Vulnerable Republicans, and a few Democrats, got big money boost

Sen. Brandon Beach, R-Alpharetta, seen here in the 2016 legislative session, was a big benefactor of special interest money. BOB ANDRES  / BANDRES@AJC.COM

Sen. Brandon Beach, R-Alpharetta, seen here in the 2016 legislative session, was a big benefactor of special interest money. BOB ANDRES / BANDRES@AJC.COM

There are many reasons incumbents rarely lose primary campaigns. Name recognition is one. The ability to raise money is another. Increasingly, however, a major third reason is the influence of outside groups to boost an incumbent or target a challenger.

The Atlanta Journal-Constitution reported Thursday that independent expenditure committees and political action committees poured three-quarters of a million dollars into state legislative primaries in the month before the May 24 primaries.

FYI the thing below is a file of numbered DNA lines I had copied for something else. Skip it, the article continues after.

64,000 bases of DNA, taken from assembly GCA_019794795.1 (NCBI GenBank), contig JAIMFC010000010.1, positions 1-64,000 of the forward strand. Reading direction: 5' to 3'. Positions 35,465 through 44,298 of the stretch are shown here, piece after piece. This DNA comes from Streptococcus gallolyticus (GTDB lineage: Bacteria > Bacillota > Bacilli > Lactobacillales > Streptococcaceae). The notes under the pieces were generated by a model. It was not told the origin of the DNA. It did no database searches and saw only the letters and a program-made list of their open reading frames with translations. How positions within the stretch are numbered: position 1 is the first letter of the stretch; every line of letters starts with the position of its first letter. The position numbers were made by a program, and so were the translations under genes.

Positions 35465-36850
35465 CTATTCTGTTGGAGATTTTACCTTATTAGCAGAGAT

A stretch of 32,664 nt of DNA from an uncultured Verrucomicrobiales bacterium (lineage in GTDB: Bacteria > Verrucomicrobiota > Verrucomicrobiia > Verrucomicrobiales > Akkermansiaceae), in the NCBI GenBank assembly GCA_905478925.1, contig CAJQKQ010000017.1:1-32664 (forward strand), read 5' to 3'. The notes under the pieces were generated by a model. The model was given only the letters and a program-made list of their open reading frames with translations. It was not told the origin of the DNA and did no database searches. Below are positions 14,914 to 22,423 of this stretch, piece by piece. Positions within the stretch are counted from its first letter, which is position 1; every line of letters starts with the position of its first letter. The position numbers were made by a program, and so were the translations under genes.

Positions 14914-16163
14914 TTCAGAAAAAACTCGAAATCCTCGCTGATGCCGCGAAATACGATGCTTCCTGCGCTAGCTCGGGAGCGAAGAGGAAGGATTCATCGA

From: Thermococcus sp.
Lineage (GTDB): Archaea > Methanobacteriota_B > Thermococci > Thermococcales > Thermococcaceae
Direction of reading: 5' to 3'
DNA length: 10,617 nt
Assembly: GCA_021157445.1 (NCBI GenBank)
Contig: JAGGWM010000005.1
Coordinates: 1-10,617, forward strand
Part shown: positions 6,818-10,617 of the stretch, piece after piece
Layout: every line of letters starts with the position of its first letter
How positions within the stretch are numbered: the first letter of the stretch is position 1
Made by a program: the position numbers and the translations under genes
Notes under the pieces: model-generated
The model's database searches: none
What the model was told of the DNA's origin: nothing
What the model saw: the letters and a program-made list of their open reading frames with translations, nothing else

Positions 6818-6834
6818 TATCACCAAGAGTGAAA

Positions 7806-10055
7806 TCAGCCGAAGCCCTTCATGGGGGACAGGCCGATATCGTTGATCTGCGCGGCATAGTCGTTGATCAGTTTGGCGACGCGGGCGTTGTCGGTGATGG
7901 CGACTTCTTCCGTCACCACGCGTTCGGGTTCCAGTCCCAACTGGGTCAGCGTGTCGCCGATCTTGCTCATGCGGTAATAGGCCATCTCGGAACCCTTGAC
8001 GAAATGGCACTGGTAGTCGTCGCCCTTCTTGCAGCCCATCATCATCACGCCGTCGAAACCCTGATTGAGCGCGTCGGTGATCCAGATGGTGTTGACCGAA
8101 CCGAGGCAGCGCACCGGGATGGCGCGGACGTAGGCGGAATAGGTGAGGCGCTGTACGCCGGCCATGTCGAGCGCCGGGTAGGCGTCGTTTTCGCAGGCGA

The biggest benefactor of special interest money was Sen. Brandon Beach, R-Alpharetta, who wound up beating self-funder Aaron Barlow to retain his seat.

While much of the money went to prop up incumbents, some went to help challengers. While Kerstin Liberty failed to upset incumbent House Regulated Industries Committee Chairman Howard Maxwell, R-Dallas, the American Federation for Children spent more than $86,000 to help her.

To learn more about the influence special interest money had on Georgia’s primaries, read the full story here.

 


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